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Campaign Editor

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The campaign editor is a program included with all versions of starcraft. There is no difference in the editor from the Broodwar version and the original, except that the new tilesets, AI scripts and units are only available in the broodwar version. The campaign editor can be used to make entirely new starcraft maps, campaigns and scenario maps. Below is a basic, step by step guide for making a simple melee map. If you don't find the answer you're looking for in the text below, then by all means, E-mail me at with your questions and I'll get back to you promptly.

Note: Due to the construction of the Hive's Comprehensive Guide to the Campaign Editor, the Triggers section has been temporarilly removed for revamping. Please return at a later date or join the mailing list to be notified when this new section is complete. Thanks!

Getting Started...

The first thing you do before you even sit down in front of that computer and start clicking away: get a sheet of clean paper and some kind of writing utensil. Draw a rough sketch of your map. Where is the high ground? Is there gonna be water on your map or a molten tar pit? Were is the scenery located? Were will the players start at? How many can play on the map? Having a general idea of what your map is like makes the construction process much easier in the long run.

The Terrain

The Terrain is the first thing you make. Following the map you made on that sheet of paper, select New from the dropdown menu and select the size and tileset for your map. The size should be appropriate to the number of players-don't pin 8 people together on a tiny 96x96 map. Once you have the size and tileset selected, click ok and the campaign editor will create the tileset for you. Choose high(dirt, snow, ash, sand-whichever one you chose) from the brush plate' and add the high ground to your map, following the layout of your design map. Remember, ramps to the high ground can only be placed on straight south eastern and south western facing cliffs. Once you have your high ground, add the ramps from the doodad plate’, under the cliff category. Some tilesets require a certain type of terrain for the ramps to be placed, so if the cliff is straight and it still wont work-check the terrain in the ramp‘s example picture on the doodad plate‘. Once you have placed the map's high ground, low ground, and any water(tar, lava, ash-whatever), select the doodad plate' again and add any scenery you want to your map. Scenery isn't essential for a fully functional map, but it does add a touch of originality and spice to your map so don’t skimp on the trees, bushes and boulders!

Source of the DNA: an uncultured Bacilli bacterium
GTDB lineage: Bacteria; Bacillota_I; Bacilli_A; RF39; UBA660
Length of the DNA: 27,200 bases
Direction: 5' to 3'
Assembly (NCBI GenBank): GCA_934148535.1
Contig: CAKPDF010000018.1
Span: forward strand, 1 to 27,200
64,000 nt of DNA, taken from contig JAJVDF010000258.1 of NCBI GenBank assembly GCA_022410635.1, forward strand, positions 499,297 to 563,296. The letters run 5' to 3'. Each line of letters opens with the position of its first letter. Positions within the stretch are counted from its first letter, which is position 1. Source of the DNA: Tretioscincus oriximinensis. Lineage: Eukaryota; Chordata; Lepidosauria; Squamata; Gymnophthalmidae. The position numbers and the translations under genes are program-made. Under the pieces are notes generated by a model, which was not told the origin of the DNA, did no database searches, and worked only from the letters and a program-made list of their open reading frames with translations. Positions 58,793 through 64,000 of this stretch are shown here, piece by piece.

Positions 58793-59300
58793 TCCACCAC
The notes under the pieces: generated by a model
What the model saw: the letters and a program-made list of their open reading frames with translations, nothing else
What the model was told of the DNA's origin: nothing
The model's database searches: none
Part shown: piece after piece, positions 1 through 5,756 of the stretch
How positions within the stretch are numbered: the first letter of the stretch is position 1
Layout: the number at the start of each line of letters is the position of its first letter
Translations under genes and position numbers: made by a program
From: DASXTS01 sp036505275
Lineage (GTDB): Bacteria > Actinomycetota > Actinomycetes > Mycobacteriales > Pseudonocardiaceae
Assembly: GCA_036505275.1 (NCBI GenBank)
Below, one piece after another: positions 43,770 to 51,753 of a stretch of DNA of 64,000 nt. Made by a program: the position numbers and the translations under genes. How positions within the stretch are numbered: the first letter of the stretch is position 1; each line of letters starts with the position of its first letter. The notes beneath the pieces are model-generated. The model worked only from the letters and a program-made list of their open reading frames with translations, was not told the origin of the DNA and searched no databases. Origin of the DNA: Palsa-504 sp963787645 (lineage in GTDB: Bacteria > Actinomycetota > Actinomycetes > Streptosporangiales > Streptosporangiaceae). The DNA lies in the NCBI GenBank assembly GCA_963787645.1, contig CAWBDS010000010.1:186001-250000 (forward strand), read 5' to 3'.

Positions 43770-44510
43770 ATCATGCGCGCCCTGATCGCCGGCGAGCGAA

The Starting Bases

Once the terrain is set, it is time to add the resources the players will use during the game. Going by your sketch, add the start locations for each player first. Then, add about 8 or 9 mineral patches (you can add more-its up to you) and a vespene geyser as close to the start locations as the editor will allow. Try and make the starting bases uniform and similar to everyone else's in the map. Remember to give each player some room for new buildings and a starting base. Balance is what makes a great melee map what it is. Try and box the starting bases in a little with cliffs and water, providing a choke point and some early protection for each player. Once the starting bases are added, make at least two extra mineral patches in close proximity to each starting base. Make sure the same amount of resources are available to each player. You can make some expansions only available by air transport, to add elements of strategy to your map.


Once you have added the terrain and resources, the only thing left to do is your checklist. Do you have the start locations set for every player? Are the resources set? Did you make ramps to the high ground? Can the players reach each other? Once you have made sure that everything is the way you want, save the map by a name that will be easy for you to remember. If you’re like me and you have trouble remembering little things like map names, get out that trusty sketch again and write the name on it.

Playing Your Map

Open the starcraft game and select the single player mode (or multiplayer if you want to test it with some friends) and choose Play Custom (Or create a game and browse for it after creating a new game in multiplayer) Look through the list of maps and folders and find your map. Do you remember the name? Maybe you shoulda wrote it down on that sketch....Anyway, select melee as the game setting and fight a comp to test it. Did the comp rush you with a bunch of marines, zealots or zerglings? If so, you have successfully created a map with the Starcraft campaign editor!


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